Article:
Unconditional obedience is an interesting one. Traditionally, it is "pleasing" for a child to be obedient, and unquestioningly do whatever he or she is asked. "Honour thy Father" and all that. So at first, it seems irrational to suggest that this is actually a really, really bad thing to teach your child. However, rarely is the distinction made of exactly who the child should be obeying while discipline is being applied. If this distinction is not made, it seems to me, that the child may become cowed in the presence of any authority, and obey any person who is dominant in a given situation. In some cases, I think this behaviour persists into adulthood, where it annoys and confuses colleagues. What if a person is so conditioned to be obedient, that they obey any command, even if they know it will get them into trouble? What if the conditioning is so strong, that it overwhelms common sense? After the action is done, outsiders who do not understand pose idiotic questions like "If George jumped off a bridge, would you jump as well?" If George was adequately dominant, then, yes. Conditioning kicks in, and off you go. I wonder if this is how many "nice girls" end up pregnant, leaving their elders asking "How? Why?" Well, perhaps because these girls were never allowed to say "no" at home, it doesn't occur to them that they can say "no" outside of home. To some extent, this was built into the character of Alaindra, however in the end, she escapes it by stepping outside of her family. The desire to live for what she wanted, rather than what her family expected, was her catalyst to grow, since without that independence, her life was forfeit in more ways than one.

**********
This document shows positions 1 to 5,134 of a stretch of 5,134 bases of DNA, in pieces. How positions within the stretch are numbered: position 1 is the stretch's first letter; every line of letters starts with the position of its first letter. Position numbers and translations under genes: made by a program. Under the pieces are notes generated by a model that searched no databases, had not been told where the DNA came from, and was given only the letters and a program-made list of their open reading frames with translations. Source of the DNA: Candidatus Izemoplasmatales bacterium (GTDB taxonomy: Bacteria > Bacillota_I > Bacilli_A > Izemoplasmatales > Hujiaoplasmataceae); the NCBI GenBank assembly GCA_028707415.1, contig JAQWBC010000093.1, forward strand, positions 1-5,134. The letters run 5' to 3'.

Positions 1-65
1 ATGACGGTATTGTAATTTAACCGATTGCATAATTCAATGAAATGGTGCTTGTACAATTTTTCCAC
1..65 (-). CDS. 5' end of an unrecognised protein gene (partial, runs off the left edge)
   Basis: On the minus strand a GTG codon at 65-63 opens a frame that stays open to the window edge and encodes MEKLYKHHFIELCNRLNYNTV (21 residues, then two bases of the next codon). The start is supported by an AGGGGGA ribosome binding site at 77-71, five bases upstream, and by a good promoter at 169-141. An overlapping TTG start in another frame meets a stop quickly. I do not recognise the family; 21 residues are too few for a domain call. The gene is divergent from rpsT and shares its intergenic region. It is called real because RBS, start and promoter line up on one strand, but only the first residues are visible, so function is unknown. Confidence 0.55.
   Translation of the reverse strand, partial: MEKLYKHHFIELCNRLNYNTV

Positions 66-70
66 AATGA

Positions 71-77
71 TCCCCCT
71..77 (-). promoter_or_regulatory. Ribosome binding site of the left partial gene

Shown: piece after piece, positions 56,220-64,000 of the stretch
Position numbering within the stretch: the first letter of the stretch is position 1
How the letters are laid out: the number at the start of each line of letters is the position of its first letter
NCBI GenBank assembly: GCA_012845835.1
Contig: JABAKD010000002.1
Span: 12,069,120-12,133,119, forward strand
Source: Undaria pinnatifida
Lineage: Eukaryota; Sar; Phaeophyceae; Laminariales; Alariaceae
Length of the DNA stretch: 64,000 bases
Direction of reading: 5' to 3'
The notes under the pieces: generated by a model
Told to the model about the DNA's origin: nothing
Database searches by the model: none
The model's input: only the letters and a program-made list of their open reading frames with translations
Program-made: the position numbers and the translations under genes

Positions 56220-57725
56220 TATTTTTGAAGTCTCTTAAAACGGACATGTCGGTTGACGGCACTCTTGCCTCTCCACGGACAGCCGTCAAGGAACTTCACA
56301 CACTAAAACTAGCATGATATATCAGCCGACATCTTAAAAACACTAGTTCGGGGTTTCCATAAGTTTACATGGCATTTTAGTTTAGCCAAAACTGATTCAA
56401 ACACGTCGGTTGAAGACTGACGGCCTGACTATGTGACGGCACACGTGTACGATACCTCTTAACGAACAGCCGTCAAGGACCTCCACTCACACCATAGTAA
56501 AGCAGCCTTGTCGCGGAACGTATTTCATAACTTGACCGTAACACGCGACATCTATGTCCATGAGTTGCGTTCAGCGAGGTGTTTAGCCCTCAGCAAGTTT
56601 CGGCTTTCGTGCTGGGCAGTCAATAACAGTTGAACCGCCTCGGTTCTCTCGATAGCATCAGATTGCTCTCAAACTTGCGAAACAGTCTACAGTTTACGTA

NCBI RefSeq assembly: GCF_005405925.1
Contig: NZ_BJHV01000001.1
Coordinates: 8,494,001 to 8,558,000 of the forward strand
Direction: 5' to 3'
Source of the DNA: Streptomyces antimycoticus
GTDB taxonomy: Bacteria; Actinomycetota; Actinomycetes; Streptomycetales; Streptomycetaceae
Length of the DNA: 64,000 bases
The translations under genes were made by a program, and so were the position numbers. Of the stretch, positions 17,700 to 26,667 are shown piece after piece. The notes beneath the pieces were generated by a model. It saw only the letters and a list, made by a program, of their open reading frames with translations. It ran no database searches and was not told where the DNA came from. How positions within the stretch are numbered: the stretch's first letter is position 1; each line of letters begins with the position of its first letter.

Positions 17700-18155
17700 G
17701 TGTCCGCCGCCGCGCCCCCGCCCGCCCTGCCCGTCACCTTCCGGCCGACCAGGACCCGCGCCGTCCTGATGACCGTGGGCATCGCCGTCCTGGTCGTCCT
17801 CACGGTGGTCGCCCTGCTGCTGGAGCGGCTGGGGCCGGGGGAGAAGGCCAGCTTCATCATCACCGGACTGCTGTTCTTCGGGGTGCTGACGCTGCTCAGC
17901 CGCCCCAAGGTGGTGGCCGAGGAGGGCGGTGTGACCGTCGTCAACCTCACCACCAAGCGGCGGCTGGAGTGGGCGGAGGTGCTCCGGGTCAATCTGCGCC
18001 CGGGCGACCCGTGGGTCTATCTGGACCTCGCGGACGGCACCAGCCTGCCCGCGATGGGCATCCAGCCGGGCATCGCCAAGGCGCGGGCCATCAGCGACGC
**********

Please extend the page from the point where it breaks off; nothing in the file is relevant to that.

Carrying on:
Another weird behaviour is the "silent treatment". I can see how this may work nicely on a very young person still looking for validation and approval, but why is it sometimes applied to adults? Think of the arrogance required to come to the conclusion that one's attention is so profoundly wonderful that the recipient of said "silent treatment" will be punished by not being spoken to. Wouldn't a healthy adult rejoice at not being spoken to by someone indulging in self-righteous brooding? Even though it is apparently a common enough problem with adults (office politics manuals list it as a type of bullying and recommend it not be tolerated in the workplace) I can't quite unravel this one. Whenever I try to see what effect this will have if one of my characters practices it, all the other characters just seem to say "Oh, well" and get on with other things. I can't quite capture the same dramatic effect, as when the Klingon council all turned their backs on Worf in the DS9 series. Although come to think of it, he didn't really care either. I suppose you could argue that Worf was conditioned to be honourable above all, and his refusal to dishonourably invade the Cardassian Empire was more important to him than to unquestioningly obey his peers. So either he was conditioned in a completely different way, or he had extremely healthy boundaries, or maybe he just thought Gowron was a dumbass, or maybe since he knew he had the support and therefore validation of Sisko he didn't need acceptance from Gowron . . .
Well now I'm just confusing myself.
Maybe I need to email Dr. Phil.